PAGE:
Italy's Autochthonous Wines
Getting ready for the next wave of wines from unusual native grapes
A couple of decades ago, Americans began to drink Italian wines from grapes that weren’t chardonnay or cabernet sauvignon. These grapes had names that then seemed foreign and odd to many people — sangiovese, pinot grigio, nebbiolo, barbera, lambrusco — but today are commonplace to wine lovers. Now we are beginning to see another wave of wines made from grapes that are native or indigenous to Italy — and there are lots of them.
Last autumn, I was asked to be judge at a small but growing wine festival in northern Italy’s Bolzano called Autochtona. It derives its name from a word that some Europeans prefer to indigenous or native — autochthonous — which means the same thing but is much harder to say.
During my stay at Autochtona, I counted more than 50 different grape varieties that were either in blends or bottled as 100 percent varietals, and talked to dozens of winemakers about the characteristics of these grapes. Increasingly, these wines are finding their way into my sample closet, and I recently have reviewed several lagreins, for example.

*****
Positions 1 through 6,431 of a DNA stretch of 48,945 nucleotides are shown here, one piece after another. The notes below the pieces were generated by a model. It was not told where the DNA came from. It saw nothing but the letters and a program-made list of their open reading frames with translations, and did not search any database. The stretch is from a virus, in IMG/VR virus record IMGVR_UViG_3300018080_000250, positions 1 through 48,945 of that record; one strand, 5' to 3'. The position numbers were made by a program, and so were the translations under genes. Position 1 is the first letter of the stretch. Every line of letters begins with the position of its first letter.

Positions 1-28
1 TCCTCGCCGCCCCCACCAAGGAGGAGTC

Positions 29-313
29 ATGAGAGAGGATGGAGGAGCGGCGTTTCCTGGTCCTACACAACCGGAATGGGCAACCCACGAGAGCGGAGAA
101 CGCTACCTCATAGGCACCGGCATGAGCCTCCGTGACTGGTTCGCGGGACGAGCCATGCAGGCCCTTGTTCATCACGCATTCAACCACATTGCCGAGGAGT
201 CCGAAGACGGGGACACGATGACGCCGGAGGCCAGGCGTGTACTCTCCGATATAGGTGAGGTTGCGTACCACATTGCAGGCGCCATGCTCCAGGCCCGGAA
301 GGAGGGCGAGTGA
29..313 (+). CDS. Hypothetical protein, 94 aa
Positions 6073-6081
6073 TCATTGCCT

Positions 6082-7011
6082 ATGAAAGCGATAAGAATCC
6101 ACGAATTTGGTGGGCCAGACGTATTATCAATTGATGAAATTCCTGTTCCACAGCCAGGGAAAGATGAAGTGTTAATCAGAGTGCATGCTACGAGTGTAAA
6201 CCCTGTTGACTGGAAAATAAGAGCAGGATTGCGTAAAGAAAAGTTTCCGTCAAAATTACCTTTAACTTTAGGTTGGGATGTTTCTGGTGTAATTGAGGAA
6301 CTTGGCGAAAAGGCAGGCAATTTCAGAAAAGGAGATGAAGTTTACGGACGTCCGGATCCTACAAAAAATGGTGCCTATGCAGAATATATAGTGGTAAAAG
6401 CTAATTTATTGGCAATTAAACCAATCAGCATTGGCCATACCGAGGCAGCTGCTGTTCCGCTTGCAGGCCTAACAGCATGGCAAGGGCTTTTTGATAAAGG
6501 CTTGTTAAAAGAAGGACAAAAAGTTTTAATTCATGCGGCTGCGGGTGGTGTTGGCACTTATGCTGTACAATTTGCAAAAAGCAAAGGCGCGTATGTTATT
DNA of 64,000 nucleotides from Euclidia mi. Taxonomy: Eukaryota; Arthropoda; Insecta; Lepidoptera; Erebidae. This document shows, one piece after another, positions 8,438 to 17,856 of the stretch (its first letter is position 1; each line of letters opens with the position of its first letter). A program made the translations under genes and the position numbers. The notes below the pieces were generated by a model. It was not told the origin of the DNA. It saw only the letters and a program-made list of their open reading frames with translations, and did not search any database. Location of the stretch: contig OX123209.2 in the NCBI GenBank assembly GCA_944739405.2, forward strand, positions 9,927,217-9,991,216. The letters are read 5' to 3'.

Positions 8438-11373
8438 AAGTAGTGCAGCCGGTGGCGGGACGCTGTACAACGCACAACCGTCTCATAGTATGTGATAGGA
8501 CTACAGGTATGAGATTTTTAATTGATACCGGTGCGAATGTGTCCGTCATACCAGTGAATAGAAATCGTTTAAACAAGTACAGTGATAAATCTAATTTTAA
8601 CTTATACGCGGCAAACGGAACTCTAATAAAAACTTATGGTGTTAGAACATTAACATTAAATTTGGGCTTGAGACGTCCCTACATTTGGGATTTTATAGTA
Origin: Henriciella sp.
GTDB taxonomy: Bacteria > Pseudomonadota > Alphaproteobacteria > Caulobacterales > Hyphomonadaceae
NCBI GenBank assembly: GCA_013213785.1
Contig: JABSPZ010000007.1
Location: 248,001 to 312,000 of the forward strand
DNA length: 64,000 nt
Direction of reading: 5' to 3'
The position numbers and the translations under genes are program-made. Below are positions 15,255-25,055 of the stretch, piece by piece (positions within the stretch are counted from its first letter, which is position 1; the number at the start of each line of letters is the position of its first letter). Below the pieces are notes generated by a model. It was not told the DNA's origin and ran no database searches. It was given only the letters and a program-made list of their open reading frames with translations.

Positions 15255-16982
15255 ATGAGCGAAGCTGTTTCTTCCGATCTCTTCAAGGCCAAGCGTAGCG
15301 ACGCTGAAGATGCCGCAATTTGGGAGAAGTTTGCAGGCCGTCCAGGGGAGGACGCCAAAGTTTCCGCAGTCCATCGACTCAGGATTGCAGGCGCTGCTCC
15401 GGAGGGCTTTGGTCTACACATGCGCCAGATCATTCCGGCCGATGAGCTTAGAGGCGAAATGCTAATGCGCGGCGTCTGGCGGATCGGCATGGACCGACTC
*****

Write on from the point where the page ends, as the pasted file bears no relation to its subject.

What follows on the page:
Here are the new arrivals.
2008 Serrapetrona “Robbione” vernaccia nera ($27) My Pick of the Litter. Until I tasted this wine at Autochtona — and was impressed by it — I thought there was only a white vernaccia. Fortunately, I was wrong. The Robbione is smooth and spicy — imagine combining the fruit of merlot and the spiciness of gewürztraminer and you get an idea. There are some nice barrel notes, but this red is still fresh, snappy, and quite enjoyable.
2011 Marco Felluga “Ronco dei Moreri” Venezia Giulia Refosco dal Penduncolo IGT ($20) Normally, I see only delightful white wines from Marco Felluga, and they usually have shorter names! The grape here is refosco, and the wine is pleasant, somewhat astringent, tangy, and lean with light cherry and cranberry flavors — a profile common with many of Italy’s autochthonous red wines.
2012 Li Velli “Primonero” Salento IGT ($10) The first of three Li Velli wines with the negroamaro grape, this one is blended with one-half primitivo, an indigenous grape known in America as zinfandel. In many ways, it’s reminiscent of a Left Bank Bordeaux with its notes of bacon fat and crisp leanness, but it has a little more red fruits and is somewhat exotic. It would be great with salumi.
2012 Li Velli “Passamante” Salice Salento negroamaro ($12) Dark, tangy cherry flavors, also lean with peppery bacon notes and light wood flavors.
2008 Li Velli “Pezzo Morgana” Salice Salentino negroamaro riserva ($20) Dark cherry fruit, lovely barrel aromas and flavors, and lots of smooth tannins — this is a wine of substance that would go well with red meats.
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